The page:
Year-over-year earnings growth slowed sharply in the second half of 2012.… (Jin Lee / Bloomberg )
Stocks' rally since 2008 has been underpinned by a resurgence of corporate earnings.
But now what?
Year-over-year earnings growth slowed sharply in the second half of 2012 from the torrid pace of 2010 and 2011, when the global economy was in the first phase of its rebound from the 2008 crash.
Most of the companies in the Standard & Poor's 500 index have reported their fourth-quarter 2012 results. Overall, operating earnings for the S&P 500 firms are on pace to rise 6% from the final quarter of 2011, according to data tracker Thomson Reuters I/B/E/S.
Although well below the double-digit percentage growth in 2010 and 2011, the 6% gain in earnings still is double what Wall Street had been expecting at the start of this year. It is also improved from the measly 0.1% year-over-year rise in the third quarter of 2012.
The surprise was that earnings weren't much weaker in the fourth quarter, given the global struggles: The economies of the Eurozone, Japan and Britain all contracted last quarter, and the U.S.' grew at an annualized rate of just 0.1%.
Despite the lack of brisk growth in the developed world, one advantage the giant companies in the S&P 500 have is that many operate worldwide, including in typically faster-growing developing nations.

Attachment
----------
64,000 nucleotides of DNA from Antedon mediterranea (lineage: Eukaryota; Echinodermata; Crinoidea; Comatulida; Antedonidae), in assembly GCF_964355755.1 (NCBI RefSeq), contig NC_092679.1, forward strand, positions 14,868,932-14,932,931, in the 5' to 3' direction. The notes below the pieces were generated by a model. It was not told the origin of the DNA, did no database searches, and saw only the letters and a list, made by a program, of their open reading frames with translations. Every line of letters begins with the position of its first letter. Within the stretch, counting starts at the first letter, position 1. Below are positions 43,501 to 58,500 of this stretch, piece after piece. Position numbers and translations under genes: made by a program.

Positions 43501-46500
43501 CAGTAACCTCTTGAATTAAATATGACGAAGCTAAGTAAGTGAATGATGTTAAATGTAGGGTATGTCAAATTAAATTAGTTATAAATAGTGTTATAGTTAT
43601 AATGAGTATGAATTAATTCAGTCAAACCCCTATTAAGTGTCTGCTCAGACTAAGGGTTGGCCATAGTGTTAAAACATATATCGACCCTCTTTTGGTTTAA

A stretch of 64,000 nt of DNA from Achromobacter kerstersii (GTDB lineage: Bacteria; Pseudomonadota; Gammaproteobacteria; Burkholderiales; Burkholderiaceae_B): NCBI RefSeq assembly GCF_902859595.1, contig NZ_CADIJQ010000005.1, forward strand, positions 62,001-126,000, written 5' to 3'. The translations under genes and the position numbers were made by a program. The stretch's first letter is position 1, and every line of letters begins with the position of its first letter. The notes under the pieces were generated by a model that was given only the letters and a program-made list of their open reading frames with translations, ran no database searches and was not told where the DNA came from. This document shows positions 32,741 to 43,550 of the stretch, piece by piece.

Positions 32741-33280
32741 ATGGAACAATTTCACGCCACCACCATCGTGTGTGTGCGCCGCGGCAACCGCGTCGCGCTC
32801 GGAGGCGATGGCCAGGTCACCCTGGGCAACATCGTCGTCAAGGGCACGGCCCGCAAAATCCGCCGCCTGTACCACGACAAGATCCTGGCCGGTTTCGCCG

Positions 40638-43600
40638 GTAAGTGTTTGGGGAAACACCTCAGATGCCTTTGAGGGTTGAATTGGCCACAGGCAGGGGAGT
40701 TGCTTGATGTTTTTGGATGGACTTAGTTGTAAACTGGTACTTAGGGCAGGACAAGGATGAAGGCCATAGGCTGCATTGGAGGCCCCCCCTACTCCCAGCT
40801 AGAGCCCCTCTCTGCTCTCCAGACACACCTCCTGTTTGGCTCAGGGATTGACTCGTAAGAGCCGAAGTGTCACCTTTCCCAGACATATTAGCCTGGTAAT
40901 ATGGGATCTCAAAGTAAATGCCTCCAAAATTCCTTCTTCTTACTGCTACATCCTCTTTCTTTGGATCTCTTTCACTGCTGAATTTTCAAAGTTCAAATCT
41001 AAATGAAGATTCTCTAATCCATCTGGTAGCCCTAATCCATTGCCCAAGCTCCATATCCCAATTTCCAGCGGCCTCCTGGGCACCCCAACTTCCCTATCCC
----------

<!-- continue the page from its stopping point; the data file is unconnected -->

But something else has helped propel corporate earnings since the 2008 financial crash: an austere approach to spending, including on new hires. That is one explanation for the slow pace of U.S. job creation in this economic recovery.
"A big question is how long companies can maintain their profit margins by cutting costs," said Gregory Harrison, earnings research analyst at Thomson Reuters in New York.
Don't expect that corporate mind-set to fade anytime soon, said Steven Ricchiuto, chief economist at Mizuho Securities in New York. Just the opposite: He expects slow global economic growth to push business hiring plans back this year.
Yet if they take that path, companies also will make slow growth self-fulfilling by limiting workers' overall income gains, he said. "A weak labor market will foster another year of well-below-trend gross domestic product growth," he said.
Wall Street analysts, however, remain their usual optimistic selves about earnings growth this year.
They now expect S&P 500 operating earnings (i.e., results before "one-time" gains or losses) to rise just 1.4% in the current quarter compared with a year ago. But they project 6.5% growth in the second quarter and 10.2% in the third quarter, led by continued strength in the housing, auto and financial sectors.
Market bulls note that even if earnings growth is modest in 2013, holding at current high levels for a while could be enough to appease investors who can be patient enough to wait for the global economy to accelerate again.